After almost two years of locking horns with the Papua New Guinea government over a project’s ownership, Canada-based Nautilus Minerals TSX:NUS is finally free to move forward with its pioneering plan to mine the seafloor.
The company, the first but not the only one exploring the ocean floor for polymetallic massive sulphide deposits, said in a statement that the arbitrator has ruled that Papua New Guinea breached the contract signed in March 2011 under which the country optioned to acquire 30% of the Solwara 1 project, located in its territorial waters in the Bismarck Sea.
As part of the deal, PNG agreed to pay its share of development costs for the mine, a clause it decided to disregard later, sending Nautilus shares downhill and jeopardizing the future of the first commercial underwater mine in the world.
Today’s decision, however, clears the way for Nautilus to go ahead with the project, as the ruling requires the state to comply with its agreement obligations and so complete the purchase of the 30% interest in Solwara 1. PNG will also have to pay Nautilus 30% of all project expenditures incurred to date, within a reasonable time after the award, the company said.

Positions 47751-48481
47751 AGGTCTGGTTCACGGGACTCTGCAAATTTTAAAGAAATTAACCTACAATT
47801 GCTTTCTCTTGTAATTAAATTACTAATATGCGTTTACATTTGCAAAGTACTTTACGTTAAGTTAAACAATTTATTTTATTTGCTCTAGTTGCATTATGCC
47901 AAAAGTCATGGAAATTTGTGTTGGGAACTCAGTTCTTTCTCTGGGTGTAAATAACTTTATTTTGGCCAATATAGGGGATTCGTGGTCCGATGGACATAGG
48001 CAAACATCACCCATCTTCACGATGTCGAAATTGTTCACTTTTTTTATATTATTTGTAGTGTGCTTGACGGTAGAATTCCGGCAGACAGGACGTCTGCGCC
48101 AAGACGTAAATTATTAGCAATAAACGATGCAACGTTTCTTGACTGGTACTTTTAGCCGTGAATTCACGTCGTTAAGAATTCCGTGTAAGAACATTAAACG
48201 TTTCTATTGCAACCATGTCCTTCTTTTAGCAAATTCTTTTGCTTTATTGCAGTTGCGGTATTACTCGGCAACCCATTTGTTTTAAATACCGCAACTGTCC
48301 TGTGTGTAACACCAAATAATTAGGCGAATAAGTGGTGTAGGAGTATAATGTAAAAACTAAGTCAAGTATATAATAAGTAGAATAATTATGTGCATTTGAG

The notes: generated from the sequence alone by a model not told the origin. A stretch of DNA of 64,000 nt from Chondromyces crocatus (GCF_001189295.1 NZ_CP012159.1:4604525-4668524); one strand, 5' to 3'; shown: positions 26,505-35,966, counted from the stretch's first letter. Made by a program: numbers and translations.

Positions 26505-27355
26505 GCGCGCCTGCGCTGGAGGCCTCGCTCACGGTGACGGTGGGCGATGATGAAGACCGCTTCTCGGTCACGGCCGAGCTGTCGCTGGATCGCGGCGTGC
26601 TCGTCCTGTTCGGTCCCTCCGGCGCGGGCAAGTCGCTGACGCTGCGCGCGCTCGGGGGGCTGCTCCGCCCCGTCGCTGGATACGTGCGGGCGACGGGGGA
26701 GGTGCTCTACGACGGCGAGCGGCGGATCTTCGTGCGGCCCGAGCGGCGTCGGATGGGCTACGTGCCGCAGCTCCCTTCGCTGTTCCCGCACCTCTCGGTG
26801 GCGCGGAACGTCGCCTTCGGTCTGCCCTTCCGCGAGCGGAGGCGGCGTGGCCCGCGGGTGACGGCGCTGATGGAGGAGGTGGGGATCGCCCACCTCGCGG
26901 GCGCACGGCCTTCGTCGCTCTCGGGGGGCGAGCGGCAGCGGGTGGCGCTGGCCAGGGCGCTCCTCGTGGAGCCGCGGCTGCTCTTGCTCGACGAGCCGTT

The Toronto-based firm added it has set October 23 as the deadline for the state to do what it has been ordered, which implies Nautilus should receive about US$118 million (including interest) before the end of the month.
The Solwara 1 project, located in the mineral-rich Manus basin, was originally slated to begin production in the fourth quarter this year.
Nautilus shares went up almost 32% at 10:45 am ET in the Toronto Stock Exchange after the announcement.
Reprinted by permission of Mining.com